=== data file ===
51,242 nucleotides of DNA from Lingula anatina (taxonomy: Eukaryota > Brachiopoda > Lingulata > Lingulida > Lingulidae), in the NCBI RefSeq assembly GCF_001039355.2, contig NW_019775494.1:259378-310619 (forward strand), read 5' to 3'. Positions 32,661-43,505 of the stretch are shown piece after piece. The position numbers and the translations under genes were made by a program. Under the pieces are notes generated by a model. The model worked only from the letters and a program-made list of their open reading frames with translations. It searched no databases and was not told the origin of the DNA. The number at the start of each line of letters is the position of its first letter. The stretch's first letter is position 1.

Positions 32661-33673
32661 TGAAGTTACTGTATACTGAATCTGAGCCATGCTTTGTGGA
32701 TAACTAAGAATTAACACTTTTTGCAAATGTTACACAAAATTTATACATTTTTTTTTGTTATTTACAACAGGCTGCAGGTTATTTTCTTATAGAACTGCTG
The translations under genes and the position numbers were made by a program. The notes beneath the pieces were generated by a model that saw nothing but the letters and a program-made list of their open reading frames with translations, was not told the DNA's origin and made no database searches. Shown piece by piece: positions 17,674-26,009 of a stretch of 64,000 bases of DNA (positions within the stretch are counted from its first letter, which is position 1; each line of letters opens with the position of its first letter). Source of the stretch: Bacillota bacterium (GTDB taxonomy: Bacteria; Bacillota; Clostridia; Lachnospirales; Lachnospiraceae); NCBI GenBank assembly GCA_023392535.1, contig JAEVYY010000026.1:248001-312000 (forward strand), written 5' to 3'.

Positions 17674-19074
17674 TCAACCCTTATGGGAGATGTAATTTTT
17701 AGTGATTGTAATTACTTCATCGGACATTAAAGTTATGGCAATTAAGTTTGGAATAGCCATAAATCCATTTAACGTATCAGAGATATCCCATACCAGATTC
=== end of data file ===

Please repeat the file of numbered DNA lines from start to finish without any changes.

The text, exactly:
51,242 nucleotides of DNA from Lingula anatina (taxonomy: Eukaryota > Brachiopoda > Lingulata > Lingulida > Lingulidae), in the NCBI RefSeq assembly GCF_001039355.2, contig NW_019775494.1:259378-310619 (forward strand), read 5' to 3'. Positions 32,661-43,505 of the stretch are shown piece after piece. The position numbers and the translations under genes were made by a program. Under the pieces are notes generated by a model. The model worked only from the letters and a program-made list of their open reading frames with translations. It searched no databases and was not told the origin of the DNA. The number at the start of each line of letters is the position of its first letter. The stretch's first letter is position 1.

Positions 32661-33673
32661 TGAAGTTACTGTATACTGAATCTGAGCCATGCTTTGTGGA
32701 TAACTAAGAATTAACACTTTTTGCAAATGTTACACAAAATTTATACATTTTTTTTTGTTATTTACAACAGGCTGCAGGTTATTTTCTTATAGAACTGCTG
The translations under genes and the position numbers were made by a program. The notes beneath the pieces were generated by a model that saw nothing but the letters and a program-made list of their open reading frames with translations, was not told the DNA's origin and made no database searches. Shown piece by piece: positions 17,674-26,009 of a stretch of 64,000 bases of DNA (positions within the stretch are counted from its first letter, which is position 1; each line of letters opens with the position of its first letter). Source of the stretch: Bacillota bacterium (GTDB taxonomy: Bacteria; Bacillota; Clostridia; Lachnospirales; Lachnospiraceae); NCBI GenBank assembly GCA_023392535.1, contig JAEVYY010000026.1:248001-312000 (forward strand), written 5' to 3'.

Positions 17674-19074
17674 TCAACCCTTATGGGAGATGTAATTTTT
17701 AGTGATTGTAATTACTTCATCGGACATTAAAGTTATGGCAATTAAGTTTGGAATAGCCATAAATCCATTTAACGTATCAGAGATATCCCATACCAGATTC